Computers have previously, and will continue, to substantially transform many levels of activities in our society. Personally I can say that as of mid 1980’s to date such equipment greatly facilitated my ability to convey my written thoughts promptly, in easy to read form, to other individuals and audiences. For me, this been a sizable gain from personal computing.
Privacy, though, is becoming scarcer, as one of the less desirable other associated effects. That is so on personal, business-commercial, governmental, and foreign relations levels.
In 2013, events transpired so that a large majority among members of the USA public have now heard about this country’s NSA. That is, the National Security Agency. Mr Snowden’s disclosures about NSA massive monitoring made a big splash within news reports. (Previously it was jokingly called the “No Such Agency” by some of those persons who looked for and read published articles about its situation in earlier years.) NSA is charged with monitoring telecommunications covertly as part of this nation’s security intelligence community.
Governments, businesses, individual people, seek assurances that at least some portion of their electronically transmitted messages, would be kept from being readable, clearly understandable, by 3rd parties not authorized by the messages senders. Example questions at issue may include things such as: Who is doing which financial transition, for which purpose, with which monetary amount, and when; banking transactions. These are among the most obvious matters in which the direct participants want confidentiality against disclosure to outside parties. Hence computer software features to encrypt some communications are in-demand and are routinely (automatically) employed.
Currently, data privacy is usually founded upon mathematical methods of data encoding, then keys to decoding later involve specifying numbers containing many digits. Such individual numeric keys formed by specifying a selection of a string of prime numbers, which when multiplied together yield the decoding key number.
The inverse process, faced by outsiders who intercept encrypted messages, who want to learn the content, is difficult. Their computers will currently need to work for impractically long periods of time seeking to discover what had been the particular set of prime numbers needed to factor the code key number, in order to decode the message again into readable form, without being told what it is by the message sender.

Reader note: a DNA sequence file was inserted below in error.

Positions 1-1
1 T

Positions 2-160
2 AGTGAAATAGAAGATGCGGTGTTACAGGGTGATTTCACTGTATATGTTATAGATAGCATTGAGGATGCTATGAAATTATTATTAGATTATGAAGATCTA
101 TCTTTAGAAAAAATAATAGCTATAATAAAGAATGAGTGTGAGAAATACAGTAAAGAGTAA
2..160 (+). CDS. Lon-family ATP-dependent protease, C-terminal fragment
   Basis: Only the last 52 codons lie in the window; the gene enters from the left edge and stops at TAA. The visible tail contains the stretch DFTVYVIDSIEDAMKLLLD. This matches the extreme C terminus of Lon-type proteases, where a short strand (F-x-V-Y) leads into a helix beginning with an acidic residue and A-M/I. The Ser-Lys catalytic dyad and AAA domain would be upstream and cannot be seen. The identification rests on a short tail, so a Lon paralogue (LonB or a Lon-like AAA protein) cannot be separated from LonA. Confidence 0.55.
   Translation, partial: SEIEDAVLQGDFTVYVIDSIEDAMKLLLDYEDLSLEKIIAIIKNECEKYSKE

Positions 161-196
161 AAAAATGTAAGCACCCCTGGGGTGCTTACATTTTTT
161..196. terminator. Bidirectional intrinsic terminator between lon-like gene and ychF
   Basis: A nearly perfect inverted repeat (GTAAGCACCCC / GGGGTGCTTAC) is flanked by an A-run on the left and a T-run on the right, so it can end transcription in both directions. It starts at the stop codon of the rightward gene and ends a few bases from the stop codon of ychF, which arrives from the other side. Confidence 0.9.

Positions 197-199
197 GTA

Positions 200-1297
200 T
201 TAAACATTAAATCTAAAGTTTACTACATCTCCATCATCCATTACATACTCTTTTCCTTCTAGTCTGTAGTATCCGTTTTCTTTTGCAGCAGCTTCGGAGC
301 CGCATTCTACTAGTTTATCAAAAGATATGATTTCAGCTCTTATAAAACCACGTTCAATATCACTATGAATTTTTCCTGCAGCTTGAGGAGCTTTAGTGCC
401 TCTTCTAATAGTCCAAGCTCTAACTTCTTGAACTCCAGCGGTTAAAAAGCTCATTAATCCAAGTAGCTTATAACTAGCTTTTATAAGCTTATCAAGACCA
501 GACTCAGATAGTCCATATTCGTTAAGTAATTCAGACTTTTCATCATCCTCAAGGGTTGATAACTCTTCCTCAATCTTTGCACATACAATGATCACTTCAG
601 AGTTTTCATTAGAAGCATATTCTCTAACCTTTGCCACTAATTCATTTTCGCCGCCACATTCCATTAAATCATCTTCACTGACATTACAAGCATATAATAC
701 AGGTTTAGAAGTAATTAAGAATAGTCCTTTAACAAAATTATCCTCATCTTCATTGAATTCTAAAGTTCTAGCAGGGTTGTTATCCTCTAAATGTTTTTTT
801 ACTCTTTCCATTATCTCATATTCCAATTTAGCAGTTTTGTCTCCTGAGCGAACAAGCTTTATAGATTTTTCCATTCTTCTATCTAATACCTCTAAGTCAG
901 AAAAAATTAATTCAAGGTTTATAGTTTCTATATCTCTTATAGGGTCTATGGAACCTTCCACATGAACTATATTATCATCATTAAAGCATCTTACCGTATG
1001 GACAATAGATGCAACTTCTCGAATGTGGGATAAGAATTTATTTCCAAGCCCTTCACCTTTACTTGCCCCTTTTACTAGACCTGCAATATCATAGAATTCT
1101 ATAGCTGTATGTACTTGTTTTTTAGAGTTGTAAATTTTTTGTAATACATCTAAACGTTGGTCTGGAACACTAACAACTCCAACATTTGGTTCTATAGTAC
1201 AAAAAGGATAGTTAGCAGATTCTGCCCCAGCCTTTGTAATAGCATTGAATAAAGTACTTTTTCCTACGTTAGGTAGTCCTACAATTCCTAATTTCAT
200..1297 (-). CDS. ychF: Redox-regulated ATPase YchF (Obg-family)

Quantum computing is a newly emerging methodology in computers technology. It is being explored due to offering vast increases in data computation speed and data storage densities. Hence, motives why the NSA would want to make it available to support their mission is obvious. Therefore, read below an article in New Scientist magazine (online version) which addresses this topic.
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Entangled spies: Why the NSA wants a quantum computer
18:10 03 January 2014 by Jacob Aron
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The US National Security Agency wants a quantum computer – and has dedicated $79.7 million to the technology, according to the latest top secret government documents leaked by former NSA contractor Edward Snowden to the Washington Post.
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Quantum computers promise to vastly outperform even the best ordinary computers at specific tasks by exploiting the weird properties of quantum mechanics. While a regular PC computes with bits that are either 0s or 1s, quantum machines use quantum bits, or qubits, which can be both simultaneously, and offer a computational speed-up.
Cracking the internet
One area quantum computers should excel in is factoring numbers into their prime building blocks. That could make them capable of breaking the internet’s most commonly used encryption methods, which depend on the fact that ordinary computers can’t find prime factors quickly. So in principle, the NSA could use a quantum computer to read secret data – without the need to collude with tech firms, which they have done in the past.
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